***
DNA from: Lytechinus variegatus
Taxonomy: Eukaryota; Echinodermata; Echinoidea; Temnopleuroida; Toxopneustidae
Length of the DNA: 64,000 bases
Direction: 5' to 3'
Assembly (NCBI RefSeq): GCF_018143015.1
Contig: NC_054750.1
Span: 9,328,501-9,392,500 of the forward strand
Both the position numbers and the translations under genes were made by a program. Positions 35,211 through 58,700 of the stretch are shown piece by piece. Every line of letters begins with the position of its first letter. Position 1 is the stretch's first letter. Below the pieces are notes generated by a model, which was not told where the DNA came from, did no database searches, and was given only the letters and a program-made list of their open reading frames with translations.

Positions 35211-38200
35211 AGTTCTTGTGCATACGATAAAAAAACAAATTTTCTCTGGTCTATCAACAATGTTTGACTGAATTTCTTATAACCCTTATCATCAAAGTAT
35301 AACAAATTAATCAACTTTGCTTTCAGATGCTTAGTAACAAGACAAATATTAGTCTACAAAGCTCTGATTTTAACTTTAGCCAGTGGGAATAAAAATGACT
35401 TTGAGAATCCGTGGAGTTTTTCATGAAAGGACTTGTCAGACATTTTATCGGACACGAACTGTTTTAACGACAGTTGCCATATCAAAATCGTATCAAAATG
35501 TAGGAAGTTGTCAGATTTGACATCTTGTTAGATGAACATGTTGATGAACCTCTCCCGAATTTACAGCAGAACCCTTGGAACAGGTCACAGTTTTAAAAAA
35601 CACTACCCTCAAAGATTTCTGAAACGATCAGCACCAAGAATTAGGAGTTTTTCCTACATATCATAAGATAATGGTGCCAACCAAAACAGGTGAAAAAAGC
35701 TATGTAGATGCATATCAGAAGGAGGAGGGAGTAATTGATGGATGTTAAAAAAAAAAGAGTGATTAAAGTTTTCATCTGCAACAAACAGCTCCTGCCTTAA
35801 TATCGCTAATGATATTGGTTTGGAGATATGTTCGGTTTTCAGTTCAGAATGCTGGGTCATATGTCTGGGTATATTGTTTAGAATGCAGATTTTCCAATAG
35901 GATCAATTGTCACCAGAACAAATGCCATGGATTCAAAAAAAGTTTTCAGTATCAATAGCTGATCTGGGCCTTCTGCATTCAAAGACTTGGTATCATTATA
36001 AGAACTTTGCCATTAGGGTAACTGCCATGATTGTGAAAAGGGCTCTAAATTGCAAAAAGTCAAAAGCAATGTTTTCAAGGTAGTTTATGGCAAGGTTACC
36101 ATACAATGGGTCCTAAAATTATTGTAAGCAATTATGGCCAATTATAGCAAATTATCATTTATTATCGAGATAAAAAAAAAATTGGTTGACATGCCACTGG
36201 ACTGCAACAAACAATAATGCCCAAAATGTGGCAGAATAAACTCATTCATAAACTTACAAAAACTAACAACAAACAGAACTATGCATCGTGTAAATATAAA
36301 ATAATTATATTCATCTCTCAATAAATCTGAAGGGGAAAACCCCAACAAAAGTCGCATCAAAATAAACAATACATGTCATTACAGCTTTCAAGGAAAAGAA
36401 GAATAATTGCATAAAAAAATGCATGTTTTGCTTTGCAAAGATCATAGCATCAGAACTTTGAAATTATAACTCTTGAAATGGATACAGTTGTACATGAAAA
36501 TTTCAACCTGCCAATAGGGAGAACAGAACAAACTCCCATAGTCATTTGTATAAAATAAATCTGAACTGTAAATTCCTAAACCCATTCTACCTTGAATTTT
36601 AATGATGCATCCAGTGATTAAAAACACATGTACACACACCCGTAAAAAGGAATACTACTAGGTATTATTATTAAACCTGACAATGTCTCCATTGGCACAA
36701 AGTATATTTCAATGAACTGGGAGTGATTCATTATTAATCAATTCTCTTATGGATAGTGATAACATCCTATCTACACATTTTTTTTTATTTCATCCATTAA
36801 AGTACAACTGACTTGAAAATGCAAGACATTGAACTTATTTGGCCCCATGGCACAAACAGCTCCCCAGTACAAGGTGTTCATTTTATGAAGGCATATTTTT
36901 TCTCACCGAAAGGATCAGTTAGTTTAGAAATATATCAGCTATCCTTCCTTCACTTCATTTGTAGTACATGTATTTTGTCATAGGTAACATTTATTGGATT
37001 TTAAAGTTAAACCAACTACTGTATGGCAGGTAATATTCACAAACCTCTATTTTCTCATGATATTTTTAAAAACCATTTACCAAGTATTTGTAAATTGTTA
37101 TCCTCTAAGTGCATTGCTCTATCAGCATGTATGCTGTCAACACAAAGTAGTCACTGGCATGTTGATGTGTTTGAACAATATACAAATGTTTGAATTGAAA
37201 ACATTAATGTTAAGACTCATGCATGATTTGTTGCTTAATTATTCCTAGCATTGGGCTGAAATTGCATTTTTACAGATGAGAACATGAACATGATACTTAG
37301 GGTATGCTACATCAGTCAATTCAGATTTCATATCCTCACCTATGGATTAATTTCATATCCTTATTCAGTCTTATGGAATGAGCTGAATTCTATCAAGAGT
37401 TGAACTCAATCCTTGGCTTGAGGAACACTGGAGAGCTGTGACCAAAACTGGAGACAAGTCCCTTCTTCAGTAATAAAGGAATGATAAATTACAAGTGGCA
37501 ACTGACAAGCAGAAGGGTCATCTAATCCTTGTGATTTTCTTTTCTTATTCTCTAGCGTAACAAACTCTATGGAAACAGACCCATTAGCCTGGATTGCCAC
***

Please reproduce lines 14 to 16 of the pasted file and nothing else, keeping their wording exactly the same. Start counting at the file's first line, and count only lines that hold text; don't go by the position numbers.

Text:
35601 CACTACCCTCAAAGATTTCTGAAACGATCAGCACCAAGAATTAGGAGTTTTTCCTACATATCATAAGATAATGGTGCCAACCAAAACAGGTGAAAAAAGC
35701 TATGTAGATGCATATCAGAAGGAGGAGGGAGTAATTGATGGATGTTAAAAAAAAAAGAGTGATTAAAGTTTTCATCTGCAACAAACAGCTCCTGCCTTAA
35801 TATCGCTAATGATATTGGTTTGGAGATATGTTCGGTTTTCAGTTCAGAATGCTGGGTCATATGTCTGGGTATATTGTTTAGAATGCAGATTTTCCAATAG